AAUP stretches further than just the University. Founded in 1915 to serve as “the primary defender of academic freedom in American higher education,” AAUP is a nonprofit, national organization that strives to advance academic freedom and shared governance, according to its mission statement.

AAUP has chapters internationally and throughout the United States, according to its website. Barrett-Gonzalez and Harrington lead AAUP — which Barrett-Gonzalez says approximately 48 professors are a part of — alongside KUAAUP Vice President and Irving S. Johnson Distinguished Professor of Molecular Biology Berl Oakley.

Barrett-Gonzalez says that the decreased number of faculty members are one of the reasons he — along with other professors at the University — are considering the option of forming a union.

other graph

A graph which shows the amount of money spent on payroll from 2009 to projected amounts for 2024.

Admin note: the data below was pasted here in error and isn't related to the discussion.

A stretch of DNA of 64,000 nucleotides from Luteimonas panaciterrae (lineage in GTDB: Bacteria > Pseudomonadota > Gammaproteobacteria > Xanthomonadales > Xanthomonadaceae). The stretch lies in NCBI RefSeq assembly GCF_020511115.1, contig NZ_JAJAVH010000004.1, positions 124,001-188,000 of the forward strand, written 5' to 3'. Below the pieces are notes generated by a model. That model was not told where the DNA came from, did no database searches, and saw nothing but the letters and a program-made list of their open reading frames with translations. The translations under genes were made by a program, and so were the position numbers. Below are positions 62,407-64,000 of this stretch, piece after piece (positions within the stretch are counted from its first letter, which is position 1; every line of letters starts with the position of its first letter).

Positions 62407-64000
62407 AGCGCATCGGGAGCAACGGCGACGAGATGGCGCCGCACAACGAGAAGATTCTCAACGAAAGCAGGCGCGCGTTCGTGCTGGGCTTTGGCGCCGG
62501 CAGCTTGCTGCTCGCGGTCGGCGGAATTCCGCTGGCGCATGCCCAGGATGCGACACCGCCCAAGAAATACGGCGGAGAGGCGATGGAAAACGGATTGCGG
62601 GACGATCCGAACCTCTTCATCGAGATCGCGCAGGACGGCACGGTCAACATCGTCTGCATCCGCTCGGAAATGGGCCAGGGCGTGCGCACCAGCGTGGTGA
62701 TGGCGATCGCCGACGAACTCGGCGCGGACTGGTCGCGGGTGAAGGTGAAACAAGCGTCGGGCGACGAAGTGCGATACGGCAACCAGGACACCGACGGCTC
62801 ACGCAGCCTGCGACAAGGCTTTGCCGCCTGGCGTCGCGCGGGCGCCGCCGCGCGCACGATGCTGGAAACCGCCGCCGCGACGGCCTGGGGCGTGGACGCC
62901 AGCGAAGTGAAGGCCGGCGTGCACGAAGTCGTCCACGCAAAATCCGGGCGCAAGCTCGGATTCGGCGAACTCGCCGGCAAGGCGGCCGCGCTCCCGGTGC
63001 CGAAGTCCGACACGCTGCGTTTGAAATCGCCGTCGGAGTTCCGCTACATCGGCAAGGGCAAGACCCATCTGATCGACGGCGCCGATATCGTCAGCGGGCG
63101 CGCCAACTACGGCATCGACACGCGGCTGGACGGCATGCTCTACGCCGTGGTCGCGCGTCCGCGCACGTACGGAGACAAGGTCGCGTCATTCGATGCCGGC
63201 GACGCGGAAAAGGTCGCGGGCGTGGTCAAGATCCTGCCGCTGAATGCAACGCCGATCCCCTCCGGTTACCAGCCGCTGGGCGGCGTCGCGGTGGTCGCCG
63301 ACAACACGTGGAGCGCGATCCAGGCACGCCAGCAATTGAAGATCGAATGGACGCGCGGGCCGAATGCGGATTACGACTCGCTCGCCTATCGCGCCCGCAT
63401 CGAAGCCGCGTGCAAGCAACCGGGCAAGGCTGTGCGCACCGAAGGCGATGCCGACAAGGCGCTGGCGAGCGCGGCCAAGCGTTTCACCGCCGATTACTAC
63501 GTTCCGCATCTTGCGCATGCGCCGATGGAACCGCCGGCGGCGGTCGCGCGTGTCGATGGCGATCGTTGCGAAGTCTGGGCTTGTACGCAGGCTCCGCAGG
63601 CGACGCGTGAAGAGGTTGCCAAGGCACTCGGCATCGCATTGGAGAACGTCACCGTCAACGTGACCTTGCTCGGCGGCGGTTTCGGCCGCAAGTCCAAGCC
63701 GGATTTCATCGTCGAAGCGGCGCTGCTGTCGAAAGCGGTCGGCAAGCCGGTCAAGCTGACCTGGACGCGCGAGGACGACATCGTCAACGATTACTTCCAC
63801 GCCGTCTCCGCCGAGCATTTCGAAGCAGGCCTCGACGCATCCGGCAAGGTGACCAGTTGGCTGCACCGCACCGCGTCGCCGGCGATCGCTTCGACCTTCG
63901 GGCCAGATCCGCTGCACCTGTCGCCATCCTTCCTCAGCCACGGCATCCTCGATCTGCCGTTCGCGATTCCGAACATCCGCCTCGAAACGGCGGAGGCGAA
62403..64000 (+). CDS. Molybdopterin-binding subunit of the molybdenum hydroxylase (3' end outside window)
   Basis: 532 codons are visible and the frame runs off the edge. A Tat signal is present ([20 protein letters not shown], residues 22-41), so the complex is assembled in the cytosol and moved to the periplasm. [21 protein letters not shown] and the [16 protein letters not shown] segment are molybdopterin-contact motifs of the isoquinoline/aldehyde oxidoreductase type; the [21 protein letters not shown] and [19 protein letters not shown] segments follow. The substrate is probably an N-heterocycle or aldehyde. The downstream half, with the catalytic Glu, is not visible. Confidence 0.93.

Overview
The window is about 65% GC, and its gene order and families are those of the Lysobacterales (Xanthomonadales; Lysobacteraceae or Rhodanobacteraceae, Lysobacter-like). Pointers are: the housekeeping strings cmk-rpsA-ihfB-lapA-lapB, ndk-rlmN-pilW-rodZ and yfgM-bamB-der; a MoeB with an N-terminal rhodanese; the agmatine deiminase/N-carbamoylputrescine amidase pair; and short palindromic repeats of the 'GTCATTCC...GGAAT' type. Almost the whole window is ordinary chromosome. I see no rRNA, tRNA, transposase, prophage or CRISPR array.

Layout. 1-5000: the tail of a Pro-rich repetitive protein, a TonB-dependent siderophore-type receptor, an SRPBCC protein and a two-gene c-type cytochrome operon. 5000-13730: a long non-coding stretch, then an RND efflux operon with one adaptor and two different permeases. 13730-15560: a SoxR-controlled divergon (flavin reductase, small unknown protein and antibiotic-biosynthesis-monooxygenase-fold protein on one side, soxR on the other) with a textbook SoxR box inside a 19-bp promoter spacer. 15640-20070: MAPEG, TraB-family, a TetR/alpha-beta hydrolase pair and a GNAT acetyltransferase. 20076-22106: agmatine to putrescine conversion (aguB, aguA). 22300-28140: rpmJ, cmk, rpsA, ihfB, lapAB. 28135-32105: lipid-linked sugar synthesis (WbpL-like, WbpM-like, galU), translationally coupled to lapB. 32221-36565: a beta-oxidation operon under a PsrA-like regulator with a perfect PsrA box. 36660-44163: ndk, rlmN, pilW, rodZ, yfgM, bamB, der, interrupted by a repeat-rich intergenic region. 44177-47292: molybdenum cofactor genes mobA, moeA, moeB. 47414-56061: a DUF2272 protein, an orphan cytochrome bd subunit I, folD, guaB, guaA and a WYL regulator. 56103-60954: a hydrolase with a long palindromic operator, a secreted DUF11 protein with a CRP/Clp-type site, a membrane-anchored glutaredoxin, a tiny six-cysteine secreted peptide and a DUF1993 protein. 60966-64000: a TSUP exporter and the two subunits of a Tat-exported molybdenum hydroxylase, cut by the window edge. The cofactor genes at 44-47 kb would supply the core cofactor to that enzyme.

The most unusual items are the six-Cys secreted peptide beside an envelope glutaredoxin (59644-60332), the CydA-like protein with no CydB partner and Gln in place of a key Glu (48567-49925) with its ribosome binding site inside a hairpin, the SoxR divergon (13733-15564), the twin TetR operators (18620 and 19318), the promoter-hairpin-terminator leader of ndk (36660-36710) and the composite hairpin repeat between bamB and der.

“The push for the past several years has been to increase our number of students that we push through, but not necessarily quality,” Barrett-Gonzalez said. “As an alumnus, I’m very concerned because when you do not pay attention to the quality of your programs, then you cheapen the degrees, and that doesn’t do anybody any good. As an alumnus, I’m pretty upset about this."

Kansas is a right-to-work state, which means that a Kansas employer can fire a worker for any nondiscriminatory and/or non-retaliatory reason, according to the Kansas Department of Labor.

"It would not be what it is without her guidance"

2021 is the most recent year for which the State of Kansas has released public payroll data.